The Somalian government has lifted the ban earlier placed on the importation of miraa (khat) from Kenya but gave conditions to be met before it is allowed into the country.
Somalia placed a ban on the importation of miraa last year when international flights were suspended to contain the spread of the COVID-19 virus.
Finance Minister, Dr. Abdirahman Dualeh Beileh who revealed this at a press conference on Monday said that traders are now permitted to import miraa in line with commercial procedures.
“Traders must import khat into the country by legal means.
“I hereby declare that nobody is barred from importing khat and [it] can be brought through any entry point if proper regulations are followed,” he said.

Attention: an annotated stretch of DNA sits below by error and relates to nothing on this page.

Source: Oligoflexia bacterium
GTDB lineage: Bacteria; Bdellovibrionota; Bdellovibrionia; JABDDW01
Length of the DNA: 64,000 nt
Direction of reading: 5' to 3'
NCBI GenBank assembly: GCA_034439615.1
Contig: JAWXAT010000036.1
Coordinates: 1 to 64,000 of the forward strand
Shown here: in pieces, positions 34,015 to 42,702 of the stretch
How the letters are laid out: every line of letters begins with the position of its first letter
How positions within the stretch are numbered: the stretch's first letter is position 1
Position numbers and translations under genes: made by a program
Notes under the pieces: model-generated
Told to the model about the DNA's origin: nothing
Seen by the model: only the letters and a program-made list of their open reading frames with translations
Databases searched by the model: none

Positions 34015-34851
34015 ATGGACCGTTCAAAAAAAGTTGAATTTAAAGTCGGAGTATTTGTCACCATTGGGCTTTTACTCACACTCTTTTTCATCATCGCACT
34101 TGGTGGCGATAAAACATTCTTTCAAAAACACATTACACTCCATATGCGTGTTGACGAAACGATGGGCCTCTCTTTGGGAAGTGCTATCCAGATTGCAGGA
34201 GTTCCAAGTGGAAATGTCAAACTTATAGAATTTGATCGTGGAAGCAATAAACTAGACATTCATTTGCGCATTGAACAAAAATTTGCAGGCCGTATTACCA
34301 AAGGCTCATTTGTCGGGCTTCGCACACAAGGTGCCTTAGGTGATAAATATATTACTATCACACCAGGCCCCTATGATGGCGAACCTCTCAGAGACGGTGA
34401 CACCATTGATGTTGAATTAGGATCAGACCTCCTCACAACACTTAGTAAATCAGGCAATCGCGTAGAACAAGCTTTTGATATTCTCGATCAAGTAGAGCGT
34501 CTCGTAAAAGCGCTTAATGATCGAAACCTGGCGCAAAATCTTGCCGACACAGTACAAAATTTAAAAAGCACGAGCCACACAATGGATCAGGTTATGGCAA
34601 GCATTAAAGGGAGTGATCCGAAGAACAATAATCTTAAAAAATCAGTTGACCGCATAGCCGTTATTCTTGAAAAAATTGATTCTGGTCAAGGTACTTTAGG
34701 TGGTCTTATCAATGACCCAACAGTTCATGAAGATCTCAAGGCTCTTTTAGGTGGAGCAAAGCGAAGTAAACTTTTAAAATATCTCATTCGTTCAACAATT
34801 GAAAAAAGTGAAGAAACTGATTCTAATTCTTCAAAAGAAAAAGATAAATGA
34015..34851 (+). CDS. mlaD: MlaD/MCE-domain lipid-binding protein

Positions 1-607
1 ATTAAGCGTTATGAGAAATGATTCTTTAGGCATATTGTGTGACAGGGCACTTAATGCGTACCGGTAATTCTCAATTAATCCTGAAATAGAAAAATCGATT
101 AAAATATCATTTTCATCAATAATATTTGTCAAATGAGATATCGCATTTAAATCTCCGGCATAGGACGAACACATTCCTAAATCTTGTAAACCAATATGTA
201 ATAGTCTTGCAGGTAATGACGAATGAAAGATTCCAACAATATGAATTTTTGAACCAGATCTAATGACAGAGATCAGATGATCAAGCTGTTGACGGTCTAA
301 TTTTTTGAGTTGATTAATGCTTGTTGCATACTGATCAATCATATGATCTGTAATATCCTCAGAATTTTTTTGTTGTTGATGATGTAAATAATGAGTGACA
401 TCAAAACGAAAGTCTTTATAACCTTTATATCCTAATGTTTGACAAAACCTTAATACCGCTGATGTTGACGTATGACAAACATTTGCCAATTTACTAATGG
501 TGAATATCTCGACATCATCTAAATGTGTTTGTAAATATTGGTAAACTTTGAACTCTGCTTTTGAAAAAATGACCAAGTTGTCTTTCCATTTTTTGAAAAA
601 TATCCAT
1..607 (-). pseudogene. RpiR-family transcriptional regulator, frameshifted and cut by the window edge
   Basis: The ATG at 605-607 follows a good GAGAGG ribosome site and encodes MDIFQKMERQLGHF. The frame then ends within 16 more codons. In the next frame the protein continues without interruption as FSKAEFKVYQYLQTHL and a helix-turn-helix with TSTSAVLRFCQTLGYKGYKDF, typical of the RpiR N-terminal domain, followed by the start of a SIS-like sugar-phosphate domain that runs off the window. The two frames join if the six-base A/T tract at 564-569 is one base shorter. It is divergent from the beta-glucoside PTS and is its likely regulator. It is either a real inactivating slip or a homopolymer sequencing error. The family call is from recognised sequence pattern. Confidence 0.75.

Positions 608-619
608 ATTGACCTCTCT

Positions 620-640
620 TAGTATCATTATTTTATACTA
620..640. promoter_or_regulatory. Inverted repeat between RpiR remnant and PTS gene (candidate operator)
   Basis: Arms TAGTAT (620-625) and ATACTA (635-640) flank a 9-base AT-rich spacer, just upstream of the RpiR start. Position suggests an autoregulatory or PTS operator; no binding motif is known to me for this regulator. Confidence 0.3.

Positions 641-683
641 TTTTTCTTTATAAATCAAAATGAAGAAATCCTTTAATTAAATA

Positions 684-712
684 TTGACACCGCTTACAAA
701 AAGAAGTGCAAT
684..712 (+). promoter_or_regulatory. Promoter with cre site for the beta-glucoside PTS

Miraa which is commonly called ‘khat’ in Somalia and the Middle East is a flowering plant native to Ethiopia. It contains the alkaloid cathinone, a stimulant, which is said to cause excitement, loss of appetite, and euphoria.
Dr. Beileh advised miraa merchants to secure correct import licenses from the government and custom duties paid.
The ban which also is a result of an old-time border tussle between the two countries was lifted after a diplomatic discussion that resulted in a compromise.
Business management expert in Mogadishu, Mohamed Ad’eed, said that commerce should be encouraged by all necessary means in the Eastern Africa region.
“Khat, which is grown in neighboring countries like Kenya and Ethiopia and imported into Somalia, is a symbol of inter-regional trade and should be widened to other products and sectors,” he said.